Sunburn (Sun Poisoning)
John P. Cunha, DO, FACOEP
John P. Cunha, DO, is a U.S. board-certified Emergency Medicine Physician. Dr. Cunha's educational background includes a BS in Biology from Rutgers, the State University of New Jersey, and a DO from the Kansas City University of Medicine and Biosciences in Kansas City, MO. He completed residency training in Emergency Medicine at Newark Beth Israel Medical Center in Newark, New Jersey.
Melissa Conrad Stöppler, MD
Melissa Conrad Stöppler, MD, is a U.S. board-certified Anatomic Pathologist with subspecialty training in the fields of Experimental and Molecular Pathology. Dr. Stöppler's educational background includes a BA with Highest Distinction from the University of Virginia and an MD from the University of North Carolina. She completed residency training in Anatomic Pathology at Georgetown University followed by subspecialty fellowship training in molecular diagnostics and experimental pathology.
- Sunburn and sun poisoning facts
- What is sunburn?
- Can sunburn cause permanent damage?
- What is UV light and where are UV rays most intense?
- Why does the skin tan after exposure to UV rays?
- What are the symptoms of sunburn?
- What are the symptoms of severe sunburn (sun poisoning)?
- Sunburn pictures
- What first-aid measures should be taken with sunburn?
- What is the treatment for sunburn?
- Are there any home remedies to treat sunburn?
- Is a follow-up visit with a physician necessary?
- Who is most susceptible to sunburn?
- Can diseases cause a heightened sensitivity to UV rays?
- Can medications increase sensitivity to sunburn?
- What kinds of skin cancer can UV rays cause?
- How can sunburn and skin cancer be prevented?
- How do sunscreens work?
- What is SPF?
- What is the best way to apply sunscreen?
- Do sunscreens expire?
- Can antioxidants protect against sunburn?
- Summer Skin Hazards FAQs
- Find a local Dermatologist in your town
Sunburn and sun poisoning facts
- Sunburn is an inflammation of the skin caused by overexposure to UV radiation from the sun.
- UV radiation damages the skin and also can damage the eyes.
- UV rays are most intense at noon and the hours immediately before and after (between 10 a.m. and 4 p.m.).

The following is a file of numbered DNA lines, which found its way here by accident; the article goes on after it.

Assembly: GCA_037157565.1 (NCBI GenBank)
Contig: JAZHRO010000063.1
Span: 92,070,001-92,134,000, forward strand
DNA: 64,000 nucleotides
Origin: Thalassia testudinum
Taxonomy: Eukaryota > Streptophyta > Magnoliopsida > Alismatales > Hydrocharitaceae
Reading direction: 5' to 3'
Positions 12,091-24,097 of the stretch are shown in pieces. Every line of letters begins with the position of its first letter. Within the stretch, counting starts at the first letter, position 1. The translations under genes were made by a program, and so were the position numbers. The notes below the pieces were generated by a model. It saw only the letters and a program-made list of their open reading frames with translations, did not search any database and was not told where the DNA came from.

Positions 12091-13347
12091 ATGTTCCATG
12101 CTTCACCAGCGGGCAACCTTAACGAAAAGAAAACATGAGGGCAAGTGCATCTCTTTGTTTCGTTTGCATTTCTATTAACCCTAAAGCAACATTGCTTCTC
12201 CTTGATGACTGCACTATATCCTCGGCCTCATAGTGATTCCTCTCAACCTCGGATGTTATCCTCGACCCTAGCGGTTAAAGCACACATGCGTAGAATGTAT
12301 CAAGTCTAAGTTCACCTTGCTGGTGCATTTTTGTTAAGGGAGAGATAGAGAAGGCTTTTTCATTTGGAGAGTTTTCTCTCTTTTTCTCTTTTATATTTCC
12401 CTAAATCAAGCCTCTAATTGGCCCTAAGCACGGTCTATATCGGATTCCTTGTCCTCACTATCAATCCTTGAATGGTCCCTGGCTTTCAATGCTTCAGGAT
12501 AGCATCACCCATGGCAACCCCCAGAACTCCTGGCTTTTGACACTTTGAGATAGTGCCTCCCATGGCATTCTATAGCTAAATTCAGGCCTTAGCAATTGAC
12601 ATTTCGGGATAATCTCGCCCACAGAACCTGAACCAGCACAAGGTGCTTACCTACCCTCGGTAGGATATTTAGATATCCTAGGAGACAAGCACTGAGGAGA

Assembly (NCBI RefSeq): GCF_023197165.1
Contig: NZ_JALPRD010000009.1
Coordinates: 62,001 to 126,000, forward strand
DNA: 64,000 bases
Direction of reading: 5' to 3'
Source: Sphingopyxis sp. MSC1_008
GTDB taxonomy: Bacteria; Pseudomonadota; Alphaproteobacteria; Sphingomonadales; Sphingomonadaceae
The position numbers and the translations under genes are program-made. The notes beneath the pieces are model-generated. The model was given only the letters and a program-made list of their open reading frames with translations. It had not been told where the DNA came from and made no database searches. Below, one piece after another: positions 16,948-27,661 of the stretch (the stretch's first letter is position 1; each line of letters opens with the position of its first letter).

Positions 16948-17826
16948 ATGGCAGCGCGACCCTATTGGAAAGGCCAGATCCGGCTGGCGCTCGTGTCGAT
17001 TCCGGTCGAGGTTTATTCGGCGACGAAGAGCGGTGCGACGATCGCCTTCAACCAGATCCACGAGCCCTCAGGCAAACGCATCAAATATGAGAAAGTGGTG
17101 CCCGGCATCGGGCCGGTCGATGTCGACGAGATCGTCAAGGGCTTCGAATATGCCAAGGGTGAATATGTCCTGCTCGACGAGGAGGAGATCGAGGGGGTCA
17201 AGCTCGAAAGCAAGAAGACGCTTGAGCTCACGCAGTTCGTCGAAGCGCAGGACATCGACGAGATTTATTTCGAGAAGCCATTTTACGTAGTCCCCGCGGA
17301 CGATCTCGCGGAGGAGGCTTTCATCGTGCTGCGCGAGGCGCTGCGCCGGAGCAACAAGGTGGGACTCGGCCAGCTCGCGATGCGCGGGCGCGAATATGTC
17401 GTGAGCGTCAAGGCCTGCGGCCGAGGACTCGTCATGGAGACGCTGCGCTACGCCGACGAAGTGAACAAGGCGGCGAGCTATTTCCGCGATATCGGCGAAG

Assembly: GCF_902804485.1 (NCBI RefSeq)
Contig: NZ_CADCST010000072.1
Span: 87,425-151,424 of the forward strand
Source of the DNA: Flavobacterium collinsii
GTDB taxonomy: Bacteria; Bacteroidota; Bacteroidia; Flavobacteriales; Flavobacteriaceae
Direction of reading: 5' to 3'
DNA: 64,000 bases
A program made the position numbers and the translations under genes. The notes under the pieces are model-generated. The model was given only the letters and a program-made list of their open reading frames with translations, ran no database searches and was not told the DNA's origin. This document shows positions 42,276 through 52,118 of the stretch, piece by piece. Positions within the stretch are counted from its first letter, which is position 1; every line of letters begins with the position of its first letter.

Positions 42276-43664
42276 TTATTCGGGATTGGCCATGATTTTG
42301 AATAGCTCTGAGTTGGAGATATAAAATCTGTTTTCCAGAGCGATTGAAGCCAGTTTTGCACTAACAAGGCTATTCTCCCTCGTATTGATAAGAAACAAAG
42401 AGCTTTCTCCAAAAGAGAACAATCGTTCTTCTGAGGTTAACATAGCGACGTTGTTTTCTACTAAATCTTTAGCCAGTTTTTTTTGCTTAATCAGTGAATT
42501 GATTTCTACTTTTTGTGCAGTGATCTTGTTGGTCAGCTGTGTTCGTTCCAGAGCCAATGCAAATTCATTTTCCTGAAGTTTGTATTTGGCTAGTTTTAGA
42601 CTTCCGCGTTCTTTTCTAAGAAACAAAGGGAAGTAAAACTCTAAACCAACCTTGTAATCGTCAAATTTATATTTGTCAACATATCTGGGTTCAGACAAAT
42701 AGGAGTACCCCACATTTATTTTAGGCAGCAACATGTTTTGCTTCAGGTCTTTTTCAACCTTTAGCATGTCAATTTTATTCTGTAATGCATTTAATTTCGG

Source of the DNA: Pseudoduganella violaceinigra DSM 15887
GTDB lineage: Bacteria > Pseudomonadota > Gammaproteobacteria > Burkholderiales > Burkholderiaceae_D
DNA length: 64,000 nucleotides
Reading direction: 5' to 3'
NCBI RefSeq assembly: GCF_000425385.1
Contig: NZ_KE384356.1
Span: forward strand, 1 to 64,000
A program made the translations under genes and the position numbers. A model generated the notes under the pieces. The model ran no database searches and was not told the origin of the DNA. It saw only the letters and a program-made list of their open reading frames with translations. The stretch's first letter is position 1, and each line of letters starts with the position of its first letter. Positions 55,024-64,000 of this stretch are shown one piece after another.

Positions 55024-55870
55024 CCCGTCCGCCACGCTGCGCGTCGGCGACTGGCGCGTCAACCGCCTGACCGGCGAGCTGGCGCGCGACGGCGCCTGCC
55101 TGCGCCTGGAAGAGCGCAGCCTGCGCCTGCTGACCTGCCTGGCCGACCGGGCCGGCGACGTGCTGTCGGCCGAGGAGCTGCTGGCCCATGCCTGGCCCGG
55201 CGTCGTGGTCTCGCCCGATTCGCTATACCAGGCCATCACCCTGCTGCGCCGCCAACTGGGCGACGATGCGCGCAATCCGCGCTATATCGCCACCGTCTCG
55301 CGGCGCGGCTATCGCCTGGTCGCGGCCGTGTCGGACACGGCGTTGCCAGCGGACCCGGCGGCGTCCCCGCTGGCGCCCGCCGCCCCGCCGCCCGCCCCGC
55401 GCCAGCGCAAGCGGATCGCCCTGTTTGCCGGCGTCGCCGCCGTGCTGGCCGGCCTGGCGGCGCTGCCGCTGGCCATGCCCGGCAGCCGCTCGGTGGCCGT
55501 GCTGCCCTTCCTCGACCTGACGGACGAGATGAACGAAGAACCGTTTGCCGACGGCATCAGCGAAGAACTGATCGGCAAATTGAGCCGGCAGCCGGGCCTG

- Immediate symptoms of sunburn are hot, red, tender skin; pain when the skin is touched or rubbed; and dehydration; several days after exposure the skin may swell, blister, and peel.
- Most sunburns are mild and can be treated with home remedies such as applying damp cloths or compresses to reduce the pain, soaking in a tepid bath (with no soap), gently patting the skin dry, applying soothing creams or lotions, OTC pain relievers such as Tylenol or others, and moisturizing the skin.
- Sunburn may cause permanent skin damage and skin cancer (malignant melanoma, basal cell carcinoma, squamous cell carcinoma).
- UVB as well as UVA rays may cause damage to skin.
- UV rays may bounce off water, sand, snow, and other surfaces.
- Some types of skin tan after exposure to UV rays because after repeated or prolonged exposure to UV rays the skin produces more melanin.
- Persons with certain pigment disorders and individuals with fair skin are at most risk of sunburn.
- Certain diseases and conditions pose a higher risk of sunburn (for example, albinism, lupus, porphyrias, vitiligo, and xeroderma pigmentosum).
- Some medications may increase sensitivity to sunburn (photosensitivity).
- The best way to prevent sunburn is to avoid long exposure to sunlight.
- Sunscreen and sun-protective clothing are important measures to limit sun damage.
- Apply sunscreen before going outdoors, apply it liberally, and re-apply frequently.
- Sun poisoning is caused by severe sunburn; its symptoms include fever, nausea, chills, dizziness, rapid pulse, rapid breathing, dehydration, and shock.
- Heat stroke is a severe form of hyperthermia that is life-threatening.
Learn more about: Tylenol
Next: What is sunburn?
Find out what women really need.